Thursday, 5 January 2017

Measuring inductors from 10nH to 10uH

Here is a test fixture I use to measure small, down to nH size, inductors. I got the idea from the book Solid State Design.

Provided your power meter shows a loss of at least 20dB with no inductor connected then the capacitor between the bnc connectors and the floating pcb are small enough in value. When Cg is small then the peak detected is more pronounced and the measurement of Q is more accurate.

In my implementation I use 2 bnc sockets from a panel which are connected to a small piece of blank PCB supported above the ground plane.I glued the floating PCB down with some plastic spacers between it and the PCB underneath. My reasoning was this would reduce the impact of temperature variations on the capacitance by putting an air dielectric between the substrate and the groundplane. I haven't determined if it really makes any practical difference so you might find this unnecessary.

Each bnc connector is connected to this supported pcb via a gimmick capacitor. I used a 2cm or so length of miniature coax. I should have built this with the inner to the bnc connector, the shield to the floating pcb. You can see from the photo below I got one of the small pieces of coax transposed. You could use a gimmick capacitor from twisted wire. If you were using a larger known capacitor then you might find a really small value disc ceramic is suitable.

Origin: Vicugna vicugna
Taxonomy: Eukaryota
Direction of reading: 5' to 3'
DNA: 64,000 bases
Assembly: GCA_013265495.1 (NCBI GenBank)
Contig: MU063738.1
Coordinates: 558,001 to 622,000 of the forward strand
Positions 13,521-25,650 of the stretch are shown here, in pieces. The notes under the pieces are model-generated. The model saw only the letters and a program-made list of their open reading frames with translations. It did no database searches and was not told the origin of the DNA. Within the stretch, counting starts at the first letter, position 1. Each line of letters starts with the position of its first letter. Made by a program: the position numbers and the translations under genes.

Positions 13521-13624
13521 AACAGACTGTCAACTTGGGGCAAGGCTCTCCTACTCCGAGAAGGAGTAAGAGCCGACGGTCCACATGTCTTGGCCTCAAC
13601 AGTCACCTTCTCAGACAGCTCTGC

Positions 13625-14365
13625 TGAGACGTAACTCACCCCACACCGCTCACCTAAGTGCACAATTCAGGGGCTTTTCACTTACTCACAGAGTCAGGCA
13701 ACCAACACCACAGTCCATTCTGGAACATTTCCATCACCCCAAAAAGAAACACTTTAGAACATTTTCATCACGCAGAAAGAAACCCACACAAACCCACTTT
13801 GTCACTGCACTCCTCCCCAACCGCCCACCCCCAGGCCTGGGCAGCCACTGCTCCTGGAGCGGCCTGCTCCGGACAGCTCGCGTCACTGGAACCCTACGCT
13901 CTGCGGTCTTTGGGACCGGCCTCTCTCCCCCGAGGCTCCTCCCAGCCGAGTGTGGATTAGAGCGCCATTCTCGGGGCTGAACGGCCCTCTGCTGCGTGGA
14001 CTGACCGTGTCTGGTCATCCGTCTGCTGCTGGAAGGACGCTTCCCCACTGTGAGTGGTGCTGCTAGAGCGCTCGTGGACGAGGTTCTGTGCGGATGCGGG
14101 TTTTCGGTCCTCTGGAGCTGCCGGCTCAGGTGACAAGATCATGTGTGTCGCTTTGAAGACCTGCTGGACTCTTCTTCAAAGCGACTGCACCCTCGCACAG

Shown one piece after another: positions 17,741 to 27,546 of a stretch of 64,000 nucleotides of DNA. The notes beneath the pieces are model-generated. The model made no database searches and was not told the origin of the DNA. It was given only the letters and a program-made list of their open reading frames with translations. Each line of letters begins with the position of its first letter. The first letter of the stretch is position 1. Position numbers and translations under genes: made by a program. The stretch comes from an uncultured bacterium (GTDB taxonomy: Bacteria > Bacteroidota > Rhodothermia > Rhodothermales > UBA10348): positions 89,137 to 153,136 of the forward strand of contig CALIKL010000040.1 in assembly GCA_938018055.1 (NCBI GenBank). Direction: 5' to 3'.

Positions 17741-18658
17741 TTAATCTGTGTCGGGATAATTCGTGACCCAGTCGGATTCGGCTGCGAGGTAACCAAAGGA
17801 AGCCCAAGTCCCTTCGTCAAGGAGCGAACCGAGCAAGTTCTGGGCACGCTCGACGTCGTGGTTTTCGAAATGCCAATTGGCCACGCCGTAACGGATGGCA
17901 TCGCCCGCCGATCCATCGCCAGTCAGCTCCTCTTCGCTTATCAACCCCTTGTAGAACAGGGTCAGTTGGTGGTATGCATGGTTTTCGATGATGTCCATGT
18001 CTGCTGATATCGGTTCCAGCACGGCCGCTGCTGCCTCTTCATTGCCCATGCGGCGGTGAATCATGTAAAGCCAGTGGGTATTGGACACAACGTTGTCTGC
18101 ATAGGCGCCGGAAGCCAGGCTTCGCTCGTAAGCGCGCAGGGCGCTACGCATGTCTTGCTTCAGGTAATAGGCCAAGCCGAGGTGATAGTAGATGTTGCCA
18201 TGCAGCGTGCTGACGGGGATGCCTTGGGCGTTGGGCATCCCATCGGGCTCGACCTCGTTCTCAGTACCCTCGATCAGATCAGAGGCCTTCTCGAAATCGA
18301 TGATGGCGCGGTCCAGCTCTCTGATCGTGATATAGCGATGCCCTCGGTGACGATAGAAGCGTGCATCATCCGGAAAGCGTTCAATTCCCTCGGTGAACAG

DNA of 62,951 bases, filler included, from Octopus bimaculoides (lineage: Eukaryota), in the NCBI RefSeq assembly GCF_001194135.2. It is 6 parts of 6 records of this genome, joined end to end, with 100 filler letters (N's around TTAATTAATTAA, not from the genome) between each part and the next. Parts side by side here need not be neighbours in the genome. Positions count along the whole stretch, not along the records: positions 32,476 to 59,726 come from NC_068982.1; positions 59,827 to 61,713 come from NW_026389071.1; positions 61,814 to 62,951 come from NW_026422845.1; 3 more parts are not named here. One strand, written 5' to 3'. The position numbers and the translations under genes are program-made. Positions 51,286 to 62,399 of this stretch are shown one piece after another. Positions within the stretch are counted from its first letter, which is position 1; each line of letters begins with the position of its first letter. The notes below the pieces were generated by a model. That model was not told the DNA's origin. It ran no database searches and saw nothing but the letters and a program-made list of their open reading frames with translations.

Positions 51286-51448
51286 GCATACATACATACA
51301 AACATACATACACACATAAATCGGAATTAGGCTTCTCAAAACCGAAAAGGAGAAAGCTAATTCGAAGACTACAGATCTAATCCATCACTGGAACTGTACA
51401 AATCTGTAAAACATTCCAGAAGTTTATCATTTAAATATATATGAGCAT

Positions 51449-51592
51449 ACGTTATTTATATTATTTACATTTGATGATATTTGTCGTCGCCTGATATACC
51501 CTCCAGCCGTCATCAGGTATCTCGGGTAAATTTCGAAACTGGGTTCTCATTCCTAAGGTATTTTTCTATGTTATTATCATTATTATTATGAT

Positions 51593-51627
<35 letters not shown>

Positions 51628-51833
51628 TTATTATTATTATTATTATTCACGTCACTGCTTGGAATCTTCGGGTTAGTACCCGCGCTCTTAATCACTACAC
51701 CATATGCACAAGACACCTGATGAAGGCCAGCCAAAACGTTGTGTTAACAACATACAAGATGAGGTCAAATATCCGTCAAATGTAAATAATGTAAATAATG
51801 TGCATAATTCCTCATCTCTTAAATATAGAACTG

From this pcb to ground I have a nominal 100pf capacitor. The value isn't critical since you can measure the actual capacitance with a capacitance bridge or meter. I use my digital LC meter which appears suitable for measuring C but I can't rely on it when measuring L since it works at low frequencies. If you can't measure capacitance then use a tight tolerance capacitor and assume a few pf extra.

When I checked with my capacitance bridge I had 109pf from the supported pcb to ground. That forms the C in the well known f = 1 / (2PI sqrt(LC)) equation. I then sweep with my signal generator on one port, and my power meter on the other. At the peak response I solve for L. This allows me to measure nH inductors with ease. Did you know that capacitance is essentially constant with frequency whereas inductance changes with frequency? Measuring an inductor at 1kHz  gets you close, but I prefer measurements at RF frequencies.

By sweeping the frequency to find the points 3dB down I can estimate the Q! The unloaded Q is equal to the resonant frequency divided by the difference between the two frequencies where the response is 3dB down. I will post a separate blog soon about this aspect.

For inductors of 800nH and upwards I have an alternative instrument I can use which measures the capacitance at several megahertz using a clock module. It works well despite only providing a subjective measurement of Q.

The fixture described does work really well and since I strive to build things that do not need tweaking it reduces the uncertainty around measured inductance.

Regards
Richard

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